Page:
U.S. says five-nation coalition launching Libya strikes
WASHINGTON (Reuters) - A coalition of the United States and four other nations launched military action against Libya on Saturday, officials said, as the West tries to force Muammar Gaddafi from power.
A U.S. official told reporters on condition of anonymity that a coalition including the United States, France, Britain, Canada and Italy had begun launching strikes on Libya designed to cripple Muammar Gaddafi's air defenses.
At least some Arab nations are expected to join the coalition later, the official said.
A second U.S. official, speaking to Reuters on condition of anonymity, said missiles were launched from a warship against Libyan targets.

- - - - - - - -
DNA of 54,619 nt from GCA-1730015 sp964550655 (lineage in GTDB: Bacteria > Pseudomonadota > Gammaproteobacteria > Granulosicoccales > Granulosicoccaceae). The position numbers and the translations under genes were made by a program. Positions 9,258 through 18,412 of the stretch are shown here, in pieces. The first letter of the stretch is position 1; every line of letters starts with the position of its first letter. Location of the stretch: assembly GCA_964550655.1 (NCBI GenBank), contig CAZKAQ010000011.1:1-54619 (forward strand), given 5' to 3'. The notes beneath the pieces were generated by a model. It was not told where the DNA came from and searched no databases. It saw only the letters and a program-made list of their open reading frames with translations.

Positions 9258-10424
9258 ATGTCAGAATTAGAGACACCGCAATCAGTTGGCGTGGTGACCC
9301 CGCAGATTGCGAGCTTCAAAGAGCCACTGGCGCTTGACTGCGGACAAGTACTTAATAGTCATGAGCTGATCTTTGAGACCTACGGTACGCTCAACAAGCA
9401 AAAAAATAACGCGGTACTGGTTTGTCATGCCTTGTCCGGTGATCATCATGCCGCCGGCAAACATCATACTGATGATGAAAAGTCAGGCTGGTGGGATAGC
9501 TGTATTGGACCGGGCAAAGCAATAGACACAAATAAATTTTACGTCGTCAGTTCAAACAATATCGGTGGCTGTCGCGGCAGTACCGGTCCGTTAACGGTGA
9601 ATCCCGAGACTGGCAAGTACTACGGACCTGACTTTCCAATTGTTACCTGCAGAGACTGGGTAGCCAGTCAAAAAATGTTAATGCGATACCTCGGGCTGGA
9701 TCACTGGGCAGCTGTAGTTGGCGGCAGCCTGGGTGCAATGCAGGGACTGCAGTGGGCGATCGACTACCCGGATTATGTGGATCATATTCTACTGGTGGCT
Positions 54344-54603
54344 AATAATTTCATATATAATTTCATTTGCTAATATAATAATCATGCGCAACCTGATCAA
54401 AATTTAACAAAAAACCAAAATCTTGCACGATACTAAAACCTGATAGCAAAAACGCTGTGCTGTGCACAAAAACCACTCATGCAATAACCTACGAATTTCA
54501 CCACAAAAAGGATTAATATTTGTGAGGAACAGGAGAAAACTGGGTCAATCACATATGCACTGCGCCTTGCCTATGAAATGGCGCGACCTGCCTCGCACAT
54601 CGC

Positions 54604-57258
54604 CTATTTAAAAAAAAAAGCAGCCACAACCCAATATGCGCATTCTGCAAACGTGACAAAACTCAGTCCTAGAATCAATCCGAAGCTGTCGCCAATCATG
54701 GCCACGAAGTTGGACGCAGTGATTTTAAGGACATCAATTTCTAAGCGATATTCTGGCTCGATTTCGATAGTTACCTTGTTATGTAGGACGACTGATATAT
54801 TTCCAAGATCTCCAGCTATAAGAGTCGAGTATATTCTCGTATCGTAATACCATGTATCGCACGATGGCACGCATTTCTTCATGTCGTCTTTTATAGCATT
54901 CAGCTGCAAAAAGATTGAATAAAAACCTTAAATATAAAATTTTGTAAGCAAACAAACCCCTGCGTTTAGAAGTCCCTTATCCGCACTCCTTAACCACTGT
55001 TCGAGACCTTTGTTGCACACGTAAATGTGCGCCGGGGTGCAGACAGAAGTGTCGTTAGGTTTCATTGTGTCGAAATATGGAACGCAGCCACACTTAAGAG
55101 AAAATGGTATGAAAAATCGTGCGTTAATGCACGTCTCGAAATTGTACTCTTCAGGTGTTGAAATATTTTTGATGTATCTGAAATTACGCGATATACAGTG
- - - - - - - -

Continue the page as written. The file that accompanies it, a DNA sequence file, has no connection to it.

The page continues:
U.S. forces and planes will take part in the operation, called "Odyssey Dawn," that will mainly target air defenses around the Libyan cities of Tripoli and Misrata.
Some 25 coalition ships, including three U.S. submarines armed with Tomahawk missiles, are stationed in the Mediterranean, a military slide showed. Five U.S. surveillance planes are also in the area, it showed.
- Islamic State video purports to show beheading of UK hostage David Haines |
- North Korea sentences U.S. citizen Matthew Miller to six years hard labor |
- UK's Cameron resists calls for air strikes despite hostage killing |
- Scots independence battle reaches fever pitch on streets and screens |
- NATO countries have begun arms deliveries to Ukraine: defense minister |